Learning Through Relationships
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Changing Posture During Play

The OT department wanted to share how to incorporate different postures during play to build postural control, which is the ability to maintain the body in a position without losing balance. As your child masters each of these postures, he/she is also gaining balance, strength, stability, and alignment. These skills will eventually be used for activities such as playing games, writing, drawing, and sports.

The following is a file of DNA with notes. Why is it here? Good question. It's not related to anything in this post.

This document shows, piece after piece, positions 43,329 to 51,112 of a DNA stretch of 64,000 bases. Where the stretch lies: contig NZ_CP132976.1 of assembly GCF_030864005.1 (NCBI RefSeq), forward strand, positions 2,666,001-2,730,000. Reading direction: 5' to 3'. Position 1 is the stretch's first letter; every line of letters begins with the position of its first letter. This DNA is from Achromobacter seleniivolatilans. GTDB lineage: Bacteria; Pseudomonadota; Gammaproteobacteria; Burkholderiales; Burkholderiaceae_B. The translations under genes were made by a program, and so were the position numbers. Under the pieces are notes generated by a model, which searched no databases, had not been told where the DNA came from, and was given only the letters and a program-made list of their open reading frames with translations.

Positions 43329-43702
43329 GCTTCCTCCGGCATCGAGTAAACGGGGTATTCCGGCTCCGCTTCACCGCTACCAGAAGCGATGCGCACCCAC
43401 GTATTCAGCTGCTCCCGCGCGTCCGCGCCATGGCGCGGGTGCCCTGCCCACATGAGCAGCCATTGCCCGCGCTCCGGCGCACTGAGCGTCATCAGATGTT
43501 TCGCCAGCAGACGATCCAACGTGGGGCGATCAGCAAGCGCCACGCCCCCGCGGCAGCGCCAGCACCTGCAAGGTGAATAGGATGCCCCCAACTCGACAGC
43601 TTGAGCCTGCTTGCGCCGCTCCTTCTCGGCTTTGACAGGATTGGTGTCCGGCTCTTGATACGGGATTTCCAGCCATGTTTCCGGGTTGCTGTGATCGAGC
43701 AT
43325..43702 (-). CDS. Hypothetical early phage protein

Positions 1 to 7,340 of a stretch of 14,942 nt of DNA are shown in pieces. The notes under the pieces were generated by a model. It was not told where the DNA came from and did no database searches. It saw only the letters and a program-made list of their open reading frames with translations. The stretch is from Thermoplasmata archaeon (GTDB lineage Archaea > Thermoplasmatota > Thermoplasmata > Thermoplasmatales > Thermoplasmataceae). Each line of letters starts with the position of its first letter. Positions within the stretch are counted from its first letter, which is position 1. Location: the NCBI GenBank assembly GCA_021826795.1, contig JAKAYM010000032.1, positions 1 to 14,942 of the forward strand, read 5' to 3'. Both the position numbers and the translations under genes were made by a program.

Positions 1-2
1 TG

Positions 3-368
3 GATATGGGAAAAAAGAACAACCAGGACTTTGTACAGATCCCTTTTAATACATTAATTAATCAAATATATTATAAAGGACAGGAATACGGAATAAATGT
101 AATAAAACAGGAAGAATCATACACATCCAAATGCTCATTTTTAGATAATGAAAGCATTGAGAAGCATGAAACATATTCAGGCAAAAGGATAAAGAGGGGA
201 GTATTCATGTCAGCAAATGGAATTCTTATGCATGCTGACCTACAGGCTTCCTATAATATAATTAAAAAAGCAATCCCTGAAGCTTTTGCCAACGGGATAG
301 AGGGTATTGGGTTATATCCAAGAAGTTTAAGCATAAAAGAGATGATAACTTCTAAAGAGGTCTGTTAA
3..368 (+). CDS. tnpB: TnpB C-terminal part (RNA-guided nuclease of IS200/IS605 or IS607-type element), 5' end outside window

Try playing with your child in different positions! Below are some examples. 

Side lying: 

Have your child lay on one side. Put toys in your child’s visual field to encourage play and rolling over. 

Quadruped over a bolster: 

Have your child get on hands and knees over a large ball/foam roller/pillow. Put toys in front of him so he can reach and play with hands. 

Tall kneeling

While your child is kneeling and upright, read a book together or play at his waist height using other play materials (blocks, puzzles, beads, etc).  

** Please support your child in avoidingW sitting posture (shown on left picture) ** 

 “W sitting” prevents trunk rotation and core strengthening, making it more difficult for your child to cross midline.  

As always, please contact your occupational therapist if you need more individualized support. 

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